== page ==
9. My sympathies to you. I got out of jury duty twice, and I didn’t lie but had to go the third time I was called. It was sort of funny because I went there with the intention to do whatever I needed to not be selected but as they began picking people I was irritated for not being chosen–go figure. Well, I got selected but the case never went to trial because the defendant decided at the midnight hour he didn’t want a jury trial.

    Liked by 1 person

  10. What are the odds of selecting a room full of crazies? And what does that say about me, getting picked to sit here with them?
    That’s a really amusing observation on your part.. ๐Ÿ˜€
    And yes, it is highly irritating when people zoom in on doctors in all manners of absurd circumstances. For some obscure reason, I believe they think we actually like it ๐Ÿ˜ฎ

    Liked by 1 person

  11. In NYC you can postpone once if the time is inconvenient. And everyone is crazy, that’s a given, and the attorneys are always annoying. I’m surprised they have singled you out though, especially the judge. But worst for you is the stress of trying to be two places at once. I hope it’s over soon! (K)

    Liked by 1 person

  12. I think everyone should have to do it once, and then their name should come off the list. I’ve been called several times. I did one complete trial many years ago. We convicted the guy (kidnapping, assault, attempted rape, attempted murder), and the judge kept us after to tell us we’d done the right thing. He’d just gotten out of prison for doing the same thing. Scumbag.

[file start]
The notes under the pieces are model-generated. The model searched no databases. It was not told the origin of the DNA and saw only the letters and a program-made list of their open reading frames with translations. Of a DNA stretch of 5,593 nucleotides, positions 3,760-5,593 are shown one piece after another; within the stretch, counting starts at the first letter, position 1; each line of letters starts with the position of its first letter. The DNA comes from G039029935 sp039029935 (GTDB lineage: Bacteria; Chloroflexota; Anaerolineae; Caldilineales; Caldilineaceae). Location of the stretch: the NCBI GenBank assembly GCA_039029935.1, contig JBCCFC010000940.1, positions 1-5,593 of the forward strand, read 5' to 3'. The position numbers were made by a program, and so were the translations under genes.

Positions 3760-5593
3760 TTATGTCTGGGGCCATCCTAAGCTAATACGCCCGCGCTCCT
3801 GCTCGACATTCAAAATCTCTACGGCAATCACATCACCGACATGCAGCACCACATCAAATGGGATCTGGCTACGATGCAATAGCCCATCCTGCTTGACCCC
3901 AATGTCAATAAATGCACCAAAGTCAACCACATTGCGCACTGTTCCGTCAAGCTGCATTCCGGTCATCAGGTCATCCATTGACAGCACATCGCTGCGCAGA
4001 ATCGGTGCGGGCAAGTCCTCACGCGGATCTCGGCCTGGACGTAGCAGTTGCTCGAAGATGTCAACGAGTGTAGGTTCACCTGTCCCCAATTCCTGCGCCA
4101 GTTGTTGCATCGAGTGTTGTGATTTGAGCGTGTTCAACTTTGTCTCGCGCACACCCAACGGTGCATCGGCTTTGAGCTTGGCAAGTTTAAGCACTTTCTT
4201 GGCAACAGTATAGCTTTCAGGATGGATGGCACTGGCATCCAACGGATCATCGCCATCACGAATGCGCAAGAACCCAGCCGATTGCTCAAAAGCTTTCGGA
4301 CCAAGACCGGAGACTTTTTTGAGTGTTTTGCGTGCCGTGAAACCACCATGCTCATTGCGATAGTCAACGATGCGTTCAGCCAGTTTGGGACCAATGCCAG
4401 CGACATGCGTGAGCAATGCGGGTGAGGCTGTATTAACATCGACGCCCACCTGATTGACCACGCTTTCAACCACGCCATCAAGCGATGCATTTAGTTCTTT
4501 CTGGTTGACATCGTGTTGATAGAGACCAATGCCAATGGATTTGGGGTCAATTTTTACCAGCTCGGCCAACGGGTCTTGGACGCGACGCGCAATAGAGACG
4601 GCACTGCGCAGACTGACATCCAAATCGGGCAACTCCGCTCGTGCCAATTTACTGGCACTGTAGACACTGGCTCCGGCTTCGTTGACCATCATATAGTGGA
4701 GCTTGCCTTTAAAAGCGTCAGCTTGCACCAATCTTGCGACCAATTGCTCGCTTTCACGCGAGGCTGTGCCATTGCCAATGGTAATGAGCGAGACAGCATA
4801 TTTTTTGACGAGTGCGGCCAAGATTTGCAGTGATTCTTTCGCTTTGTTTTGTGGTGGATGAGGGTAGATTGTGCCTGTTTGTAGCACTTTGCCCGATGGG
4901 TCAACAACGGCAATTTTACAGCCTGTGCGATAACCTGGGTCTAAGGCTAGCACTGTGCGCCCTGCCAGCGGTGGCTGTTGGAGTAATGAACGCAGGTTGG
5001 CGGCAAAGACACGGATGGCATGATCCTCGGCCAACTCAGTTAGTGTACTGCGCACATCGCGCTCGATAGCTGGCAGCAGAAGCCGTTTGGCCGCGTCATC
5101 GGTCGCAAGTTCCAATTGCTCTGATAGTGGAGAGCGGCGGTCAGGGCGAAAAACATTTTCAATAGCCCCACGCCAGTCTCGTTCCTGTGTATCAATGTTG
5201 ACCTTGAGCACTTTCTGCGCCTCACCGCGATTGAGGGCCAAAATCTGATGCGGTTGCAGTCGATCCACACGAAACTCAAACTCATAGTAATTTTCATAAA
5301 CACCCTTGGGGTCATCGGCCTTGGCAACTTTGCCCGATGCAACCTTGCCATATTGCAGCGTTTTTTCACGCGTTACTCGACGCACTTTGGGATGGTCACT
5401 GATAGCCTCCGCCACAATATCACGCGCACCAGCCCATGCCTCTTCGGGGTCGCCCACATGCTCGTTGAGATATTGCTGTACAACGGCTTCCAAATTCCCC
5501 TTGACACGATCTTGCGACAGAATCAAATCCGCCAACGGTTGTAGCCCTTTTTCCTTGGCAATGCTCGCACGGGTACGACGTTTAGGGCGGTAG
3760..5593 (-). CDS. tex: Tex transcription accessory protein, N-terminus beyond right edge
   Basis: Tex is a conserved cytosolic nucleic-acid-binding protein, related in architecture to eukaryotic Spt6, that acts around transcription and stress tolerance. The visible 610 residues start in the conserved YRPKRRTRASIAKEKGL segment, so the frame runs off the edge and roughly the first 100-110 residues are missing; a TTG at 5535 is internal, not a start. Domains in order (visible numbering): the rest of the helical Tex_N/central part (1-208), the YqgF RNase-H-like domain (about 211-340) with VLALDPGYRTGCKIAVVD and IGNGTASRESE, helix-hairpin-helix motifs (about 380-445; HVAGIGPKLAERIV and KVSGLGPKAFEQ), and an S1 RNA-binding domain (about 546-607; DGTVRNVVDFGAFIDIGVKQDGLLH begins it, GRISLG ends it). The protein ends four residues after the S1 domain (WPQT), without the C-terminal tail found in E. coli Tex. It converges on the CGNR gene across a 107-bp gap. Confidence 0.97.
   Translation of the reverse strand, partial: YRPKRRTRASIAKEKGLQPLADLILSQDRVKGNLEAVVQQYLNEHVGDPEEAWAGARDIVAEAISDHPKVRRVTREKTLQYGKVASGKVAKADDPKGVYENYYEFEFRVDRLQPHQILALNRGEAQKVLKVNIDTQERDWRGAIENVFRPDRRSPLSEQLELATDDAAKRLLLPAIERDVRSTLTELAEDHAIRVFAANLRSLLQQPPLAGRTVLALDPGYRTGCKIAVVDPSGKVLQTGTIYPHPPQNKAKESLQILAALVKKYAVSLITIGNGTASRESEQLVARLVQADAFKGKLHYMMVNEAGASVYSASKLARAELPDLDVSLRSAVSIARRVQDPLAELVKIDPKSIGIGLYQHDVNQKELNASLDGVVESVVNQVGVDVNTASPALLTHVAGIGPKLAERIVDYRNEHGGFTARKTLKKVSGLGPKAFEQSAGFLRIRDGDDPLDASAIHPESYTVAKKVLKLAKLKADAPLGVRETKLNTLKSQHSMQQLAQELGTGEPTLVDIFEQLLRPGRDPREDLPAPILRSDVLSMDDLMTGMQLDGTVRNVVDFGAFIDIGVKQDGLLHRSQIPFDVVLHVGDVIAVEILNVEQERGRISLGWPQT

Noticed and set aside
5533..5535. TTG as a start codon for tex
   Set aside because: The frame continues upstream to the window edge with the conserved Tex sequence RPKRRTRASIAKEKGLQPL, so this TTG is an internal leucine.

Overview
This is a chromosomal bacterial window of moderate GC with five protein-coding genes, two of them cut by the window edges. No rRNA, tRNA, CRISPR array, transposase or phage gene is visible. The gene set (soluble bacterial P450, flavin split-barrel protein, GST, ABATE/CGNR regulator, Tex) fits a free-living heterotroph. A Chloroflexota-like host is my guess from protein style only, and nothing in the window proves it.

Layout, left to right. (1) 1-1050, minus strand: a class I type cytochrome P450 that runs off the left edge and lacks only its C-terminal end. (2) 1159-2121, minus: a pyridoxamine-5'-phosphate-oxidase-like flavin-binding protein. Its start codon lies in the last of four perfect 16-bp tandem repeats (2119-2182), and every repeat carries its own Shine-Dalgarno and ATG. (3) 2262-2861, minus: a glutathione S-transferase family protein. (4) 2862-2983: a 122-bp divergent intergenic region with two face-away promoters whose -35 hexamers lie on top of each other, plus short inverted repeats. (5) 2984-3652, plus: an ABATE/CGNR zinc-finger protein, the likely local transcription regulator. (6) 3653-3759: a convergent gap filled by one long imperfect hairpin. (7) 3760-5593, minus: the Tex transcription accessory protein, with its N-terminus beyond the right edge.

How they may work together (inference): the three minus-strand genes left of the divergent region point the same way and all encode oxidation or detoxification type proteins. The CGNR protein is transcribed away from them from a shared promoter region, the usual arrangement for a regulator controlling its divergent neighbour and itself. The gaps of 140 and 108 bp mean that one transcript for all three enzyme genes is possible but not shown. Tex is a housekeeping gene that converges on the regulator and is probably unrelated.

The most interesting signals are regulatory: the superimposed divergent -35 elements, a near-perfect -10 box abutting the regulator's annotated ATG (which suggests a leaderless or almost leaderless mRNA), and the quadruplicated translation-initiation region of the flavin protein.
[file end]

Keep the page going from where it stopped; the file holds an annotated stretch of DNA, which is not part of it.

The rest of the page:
Liked by 1 person

  13. i’m pretty sure they have some type of radar to figure out when the worst possible time to send you a juror summons and then they hit click. When you have nothing going on- they never seem to come… but at least you are good for 6 years now

    Liked by 1 person

  14. OH dear! I feel for you! I was called for jury duty 2x, but didn’t get selected either time.
    If they start hankering for free medical advice again, just make up a really complicated name. Tell them it could be serious. Betcha they would try to google it ๐Ÿ™‚

    Liked by 1 person

  15. I’ve never done jury duty (I think I’d be exempt because of hearing), but I would be so paranoid about someone finding out who I was if my vote didn’t go their way! (And after reading this post, I probably wouldn’t have been gotten by your last one as easily. I need to read in order :-p )

    Liked by 1 person

  16. It’s no wonder you ranted! I don’t blame you! I’ve been called four times, but wasn’t even interviewed but once. When they learned my grandfather had been a policeman and my son is in th Army, they dropped me like a hot potato!

    Liked by 1 person

  17. “For now” = lol!

    My colleague just finished jury duty and it almost finished her. She said having someone’s fate in her hands was MOST stress inducing. She helped send someone to jail and even though he earned it, it’s still a shock to the system. Jury duty is serious business.

    Liked by 1 person

  18. Oh God, how hideous it all sounds! Selfishly, though, it is good for us as I can’t wait to read some of your posts on the experience!

    Keep your chin up Dr Vic (Mind you, you might want to wear a scarf, so your neck doesn’t get cold)!!!

    Liked by 1 person

  19. There is a growing envy around the world isn’t there?
    A doctor? Must be making loads of money.
    A Marketing consultant? Ditto.
    A pretty girl in a high position? Must have slept her way up.
    Etc. Etc. Envy.
    And the results are Trump, Brexit, God knows what next in NL and France…

    Liked by 1 person